April 13, 2010 3:00 am
Conan O'Brien, the late-night comedian pushed out of NBC after a bitter, public feud with network executives, will return to television as host of a new late-night show on TBS, Time Warner's comedy cable network, in a surprise exit from free-to-air TV.
The move to TBS is another in a string of coups for the US pay-TV industry, which continues to close the gap with free-to-air rivals by investing heavily in programming to court viewers migrating away from free TV.
Time Warner, in particular, has spent heavily on high-profile programming, notably luring Tom Hanks and Steven Spielberg to create a second world war mini-series. The Pacific , Mr Hanks and Mr Spielberg's latest collaboration for Time Warner's HBO, will cost an estimated $225m for 10 episodes.
Mr O'Brien was expected eventually to join Fox, owned by News Corp. He had held discussions with Fox shortly after settling a dispute with NBC to leave the Tonight Show, where he was edged out by Jay Leno.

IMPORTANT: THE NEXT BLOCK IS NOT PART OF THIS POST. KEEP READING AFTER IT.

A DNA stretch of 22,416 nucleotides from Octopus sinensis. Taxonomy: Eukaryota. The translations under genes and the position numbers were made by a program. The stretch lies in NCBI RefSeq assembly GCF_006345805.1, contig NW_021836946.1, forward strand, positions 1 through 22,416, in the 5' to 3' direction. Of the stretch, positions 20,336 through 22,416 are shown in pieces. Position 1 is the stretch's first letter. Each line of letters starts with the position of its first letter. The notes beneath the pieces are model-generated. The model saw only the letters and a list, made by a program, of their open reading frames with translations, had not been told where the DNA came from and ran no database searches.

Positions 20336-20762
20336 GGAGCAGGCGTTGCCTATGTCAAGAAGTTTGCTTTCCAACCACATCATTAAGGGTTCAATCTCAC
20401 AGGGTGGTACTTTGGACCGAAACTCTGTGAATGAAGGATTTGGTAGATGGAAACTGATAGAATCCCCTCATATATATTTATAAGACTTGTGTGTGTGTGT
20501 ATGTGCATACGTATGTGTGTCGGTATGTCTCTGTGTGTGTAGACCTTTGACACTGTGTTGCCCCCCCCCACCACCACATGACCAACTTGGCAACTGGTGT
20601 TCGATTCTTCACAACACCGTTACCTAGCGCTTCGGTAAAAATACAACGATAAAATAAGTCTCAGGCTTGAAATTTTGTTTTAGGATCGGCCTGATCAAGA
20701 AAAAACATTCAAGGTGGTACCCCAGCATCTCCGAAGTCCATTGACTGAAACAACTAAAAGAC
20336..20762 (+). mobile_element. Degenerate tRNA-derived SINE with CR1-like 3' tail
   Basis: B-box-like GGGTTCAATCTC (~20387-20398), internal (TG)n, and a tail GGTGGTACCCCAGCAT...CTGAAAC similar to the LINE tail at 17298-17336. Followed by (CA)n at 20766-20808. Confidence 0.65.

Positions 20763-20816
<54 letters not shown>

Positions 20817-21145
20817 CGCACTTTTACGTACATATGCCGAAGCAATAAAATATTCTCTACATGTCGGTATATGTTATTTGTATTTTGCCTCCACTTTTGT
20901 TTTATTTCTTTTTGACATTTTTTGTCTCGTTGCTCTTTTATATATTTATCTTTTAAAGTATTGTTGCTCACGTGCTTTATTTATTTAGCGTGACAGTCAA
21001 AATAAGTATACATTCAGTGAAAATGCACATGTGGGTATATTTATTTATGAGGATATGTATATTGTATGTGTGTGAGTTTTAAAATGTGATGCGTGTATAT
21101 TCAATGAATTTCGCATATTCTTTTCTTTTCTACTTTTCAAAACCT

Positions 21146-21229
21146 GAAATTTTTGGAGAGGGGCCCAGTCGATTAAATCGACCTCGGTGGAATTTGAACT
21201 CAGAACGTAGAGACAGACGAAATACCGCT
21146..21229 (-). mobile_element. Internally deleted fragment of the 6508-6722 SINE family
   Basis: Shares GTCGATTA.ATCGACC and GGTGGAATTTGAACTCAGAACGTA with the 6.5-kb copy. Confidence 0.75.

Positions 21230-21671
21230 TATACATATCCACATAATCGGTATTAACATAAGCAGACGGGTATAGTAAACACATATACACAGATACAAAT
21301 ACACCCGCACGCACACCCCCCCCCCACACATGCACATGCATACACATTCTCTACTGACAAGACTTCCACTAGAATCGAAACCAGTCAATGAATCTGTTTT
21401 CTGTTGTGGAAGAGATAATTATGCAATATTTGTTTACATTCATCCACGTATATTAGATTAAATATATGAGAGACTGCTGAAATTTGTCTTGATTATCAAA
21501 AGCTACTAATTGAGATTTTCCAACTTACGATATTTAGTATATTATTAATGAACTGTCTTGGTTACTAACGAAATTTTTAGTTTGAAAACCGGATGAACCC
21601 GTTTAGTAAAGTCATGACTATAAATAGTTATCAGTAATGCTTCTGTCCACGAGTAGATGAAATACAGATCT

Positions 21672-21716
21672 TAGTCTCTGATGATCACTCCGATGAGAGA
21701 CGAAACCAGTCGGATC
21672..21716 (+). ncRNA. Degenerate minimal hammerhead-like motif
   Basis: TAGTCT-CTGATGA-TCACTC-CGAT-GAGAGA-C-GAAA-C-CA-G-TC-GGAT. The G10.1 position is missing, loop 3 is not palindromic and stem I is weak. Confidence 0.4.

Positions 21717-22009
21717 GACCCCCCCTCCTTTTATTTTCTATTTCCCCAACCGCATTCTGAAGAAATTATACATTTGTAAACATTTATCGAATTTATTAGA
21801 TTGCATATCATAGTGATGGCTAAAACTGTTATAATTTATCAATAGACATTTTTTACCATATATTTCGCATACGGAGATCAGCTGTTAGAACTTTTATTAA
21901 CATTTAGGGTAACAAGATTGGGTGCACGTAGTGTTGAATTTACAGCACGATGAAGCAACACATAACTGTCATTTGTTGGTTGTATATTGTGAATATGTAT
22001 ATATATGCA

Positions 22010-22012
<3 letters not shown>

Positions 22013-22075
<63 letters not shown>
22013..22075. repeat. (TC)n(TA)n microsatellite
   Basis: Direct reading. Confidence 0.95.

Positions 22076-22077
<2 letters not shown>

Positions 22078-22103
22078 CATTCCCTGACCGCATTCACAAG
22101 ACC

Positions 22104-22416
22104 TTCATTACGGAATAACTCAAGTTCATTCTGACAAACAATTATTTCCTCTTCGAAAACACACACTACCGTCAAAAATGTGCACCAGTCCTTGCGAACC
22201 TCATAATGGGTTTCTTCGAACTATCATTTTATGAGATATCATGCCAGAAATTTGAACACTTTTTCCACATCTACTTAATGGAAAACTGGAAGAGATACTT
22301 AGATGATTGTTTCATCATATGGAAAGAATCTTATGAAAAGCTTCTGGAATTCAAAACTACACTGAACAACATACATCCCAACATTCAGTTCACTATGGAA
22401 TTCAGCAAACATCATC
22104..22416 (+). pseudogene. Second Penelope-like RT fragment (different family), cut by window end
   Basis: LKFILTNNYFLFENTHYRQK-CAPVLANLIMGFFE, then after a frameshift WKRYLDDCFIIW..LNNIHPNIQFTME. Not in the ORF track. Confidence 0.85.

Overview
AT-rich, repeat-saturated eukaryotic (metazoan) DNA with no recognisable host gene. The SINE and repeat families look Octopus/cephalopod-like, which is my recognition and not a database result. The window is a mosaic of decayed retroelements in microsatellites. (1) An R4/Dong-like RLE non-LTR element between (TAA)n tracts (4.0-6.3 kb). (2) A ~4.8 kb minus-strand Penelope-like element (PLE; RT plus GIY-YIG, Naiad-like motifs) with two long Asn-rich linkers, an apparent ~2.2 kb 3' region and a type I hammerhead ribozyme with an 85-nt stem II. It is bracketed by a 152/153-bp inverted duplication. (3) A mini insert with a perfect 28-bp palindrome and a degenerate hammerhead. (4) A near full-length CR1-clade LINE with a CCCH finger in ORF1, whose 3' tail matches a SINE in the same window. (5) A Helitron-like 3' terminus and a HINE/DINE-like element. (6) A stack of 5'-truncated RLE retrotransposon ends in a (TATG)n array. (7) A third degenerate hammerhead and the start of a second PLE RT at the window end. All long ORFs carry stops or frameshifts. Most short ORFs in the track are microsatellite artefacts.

But some of Fox's affiliate stations, which would have needed to replace profitable news and syndicated programming with a show by Mr O'Brien, were "relieved" that Mr O'Brien was joining TBS, according to Broadcasting & Cable magazine, a trade publication.
TBS, which was keen to establish a stronger comedy franchise, ratcheted up negotiations last week and landed a deal after spending just 70 hours in negotiations, said Steve Koonin, president of Turner Entertainment Networks.
Mr Koonin said Mr O'Brien's brand of comedy would fit better with TBS's younger audience. The average age for Lopez Tonight, TBS's late-night comedy show, is 33. The average age for the Tonight Show, now hosted by Mr Leno, is 56.
To secure a deal, George Lopez, a comedian whose late-night show currently occupies the 11pm timeslot that Mr O'Brien is set to take over, appealed directly to Mr O'Brien.
"I can't think of anything better than doing my show with Conan as my lead-in," Mr Lopez said. "It's the beginning of a new era in late-night comedy."
Mr Koonin said Mr O'Brien will own the as-yet-unnamed show. After announcing the new show, TBS uploaded its first video promotion on its website.
Mr O'Brien quipped: "In three months I've gone from network television to Twitter to performing live in theatres, and now I'm headed to basic cable. My plan is working perfectly."
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